January 15, 2003 - Walter Russell Mead has won the Lionel Gelber Prize for outstanding writing on international affairs for his book Special Providence: American Foreign Policy and How It Changed the World (Knopf, 2001). The book examines American foreign policy over the past two centuries.
The winner was announced today by Patricia S. Rubin, Chair of the Lionel Gelber Prize Board, in partnership with Janice Gross Stein, Director of the Munk Centre for International Studies, University of Toronto, and Moises Naim, Editor of Foreign Policy magazine in Washington. The Economist has called the Lionel Gelber Prize, which has a cash value of $30,000 Canadian, “the world’s most important award for non-fiction.”
“I’m flattered, astounded and thrilled,” Mead said upon hearing he had won the award. “The Lionel Gelber Prize is looked at as the Mount Everest of foreign policy writing.”
Special Providence opens with a simple declaration: “This is a book about how and why American foreign policy works.” Mead’s provocative conclusion - which he calls “optimistic” if not “triumphal” - is that far from being amateurish and stumbling, American foreign policy has succeeded astonishingly well over two centuries. The United States was dealt a good hand, Mead concedes, but she has played her cards exceptionally well.
Mead attributes this success to four schools of thought, named after four American statesmen: the Hamiltonian (protection of commerce), Jeffersonian (maintenance of a democratic system), Jacksonian (populist values, military strength), and Wilsonian (moral principle). The title of Mead’s book comes from a remark usually attributed to Otto von Bismarck, who is alleged to have said, “God has a special providence for fools, drunks and the United States of America.”
“The strength of Mr. Mead’s clear, jargon-free analysis is that he is so even-handed in his description of all four schools, whose members are often vitriolic in denouncing each other,” says Max Boot in the Wall Street Journal. “His view is that the four factions limit one another’s excesses and that the interaction among them produces a wiser policy than any of them could on its own. Looking at the long record of U.S. foreign policy, it is hard to disagree.”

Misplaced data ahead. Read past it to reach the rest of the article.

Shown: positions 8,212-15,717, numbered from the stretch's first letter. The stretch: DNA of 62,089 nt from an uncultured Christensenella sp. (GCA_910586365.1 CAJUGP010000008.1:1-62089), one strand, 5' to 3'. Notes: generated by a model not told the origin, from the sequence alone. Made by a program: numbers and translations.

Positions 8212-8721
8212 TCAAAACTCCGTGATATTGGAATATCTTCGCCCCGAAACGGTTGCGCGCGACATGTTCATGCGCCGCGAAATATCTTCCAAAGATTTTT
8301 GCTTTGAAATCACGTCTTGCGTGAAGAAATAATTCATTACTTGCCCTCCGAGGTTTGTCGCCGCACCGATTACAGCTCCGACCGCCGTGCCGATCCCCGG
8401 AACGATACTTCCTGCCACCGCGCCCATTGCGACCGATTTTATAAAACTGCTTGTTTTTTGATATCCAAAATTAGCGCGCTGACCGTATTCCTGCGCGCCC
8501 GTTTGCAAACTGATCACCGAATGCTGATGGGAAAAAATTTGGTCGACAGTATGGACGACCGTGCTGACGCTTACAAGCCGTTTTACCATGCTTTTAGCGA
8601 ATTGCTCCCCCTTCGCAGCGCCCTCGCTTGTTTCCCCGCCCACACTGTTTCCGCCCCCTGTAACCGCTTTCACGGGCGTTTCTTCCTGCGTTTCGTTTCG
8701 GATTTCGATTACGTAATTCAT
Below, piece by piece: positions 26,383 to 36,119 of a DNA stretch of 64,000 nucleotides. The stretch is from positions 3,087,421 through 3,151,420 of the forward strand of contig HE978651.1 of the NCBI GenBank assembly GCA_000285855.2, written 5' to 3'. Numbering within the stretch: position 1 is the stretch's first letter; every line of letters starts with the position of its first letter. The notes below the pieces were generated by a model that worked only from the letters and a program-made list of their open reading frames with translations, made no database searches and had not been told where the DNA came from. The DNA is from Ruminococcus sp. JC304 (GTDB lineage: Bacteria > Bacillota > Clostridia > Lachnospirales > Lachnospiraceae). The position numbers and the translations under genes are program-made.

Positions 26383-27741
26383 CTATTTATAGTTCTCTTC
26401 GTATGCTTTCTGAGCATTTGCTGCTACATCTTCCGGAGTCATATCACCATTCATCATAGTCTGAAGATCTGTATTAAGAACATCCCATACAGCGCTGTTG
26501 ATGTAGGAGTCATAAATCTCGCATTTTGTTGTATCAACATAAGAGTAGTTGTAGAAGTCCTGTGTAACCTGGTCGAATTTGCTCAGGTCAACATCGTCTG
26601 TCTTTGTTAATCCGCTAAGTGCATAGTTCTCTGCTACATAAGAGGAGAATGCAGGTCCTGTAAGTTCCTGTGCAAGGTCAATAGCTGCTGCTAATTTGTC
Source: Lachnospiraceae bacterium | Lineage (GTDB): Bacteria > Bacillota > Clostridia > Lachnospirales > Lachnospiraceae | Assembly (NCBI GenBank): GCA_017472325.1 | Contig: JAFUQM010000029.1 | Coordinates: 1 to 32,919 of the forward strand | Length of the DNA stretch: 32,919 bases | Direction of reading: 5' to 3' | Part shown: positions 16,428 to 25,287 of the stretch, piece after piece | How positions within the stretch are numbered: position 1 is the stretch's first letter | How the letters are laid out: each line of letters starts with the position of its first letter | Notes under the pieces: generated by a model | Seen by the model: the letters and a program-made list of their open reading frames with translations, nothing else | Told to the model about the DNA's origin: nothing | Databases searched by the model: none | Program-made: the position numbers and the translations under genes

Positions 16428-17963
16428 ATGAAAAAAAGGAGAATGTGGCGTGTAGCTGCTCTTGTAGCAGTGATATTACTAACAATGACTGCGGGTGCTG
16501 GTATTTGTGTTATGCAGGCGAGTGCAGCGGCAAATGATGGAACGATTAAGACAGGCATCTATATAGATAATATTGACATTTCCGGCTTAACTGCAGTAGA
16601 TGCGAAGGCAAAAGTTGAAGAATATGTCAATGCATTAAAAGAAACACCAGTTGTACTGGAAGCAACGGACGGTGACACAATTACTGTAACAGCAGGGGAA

“Mead is a clear and original thinker and an engaging writer, and these pages are filled with striking insights and pithy formulations,” says Aaron L. Friedberg, of Princeton University, in the New York Times.
In a review in the Los Angeles Times, David Rieff says Mead’s book “is an impassioned effort to debunk the view of such American Bismarckians as Henry Kissinger, who once wrote that ‘America’s journey through international relations has been a triumph of faith over experience’.”
Mead is a regular contributor on international affairs to the Los Angeles Times and contributes articles and essays to the New York Times, the Wall Street Journal, Foreign Affairs, the New Yorker, the Atlantic, Esquire, and Worth.
He is an honors graduate of Groton and Yale, where he received prizes for history, debating and the translation of New Testament Greek.
A reception to honour the winner will be held in Toronto on January 29 at the Munk Centre for International Studies, at the University of Toronto at 5:30 p.m. Mead will deliver a brief lecture on the relevance of his book to current world issues.
The other distinguished finalists for the 2002 Lionel Gelber Prize:
Paul Blustein: The Chastening: Inside the Crisis that Rocked the Global Financial System and Humbled the IMF (PublicAffairs).
Joseph S. Nye Jr.: The Paradox of American Power: Why the World’s Only Superpower Can’t Go It Alone (Oxford University Press).
Samantha Power: ’A Problem from Hell’: America and the Age of Genocide (Basic Books).
Raja Shehadeh: Strangers in the House: Coming of Age in Occupied Palestine (Steerforth Press).
The Lionel Gelber Prize was established in 1990 by Canadian diplomat Lionel Gelber. “His two passionate interests were America as a superpower and the Middle East, a wonderful fit with this year’s winner,” said Gelber’s niece Patricia Rubin. Last year’s Lionel Gelber Prize winner was Britain’s Lord Robert Skidelsky for his epochal work John Maynard Keynes: Fighting for Britain 1937-1946.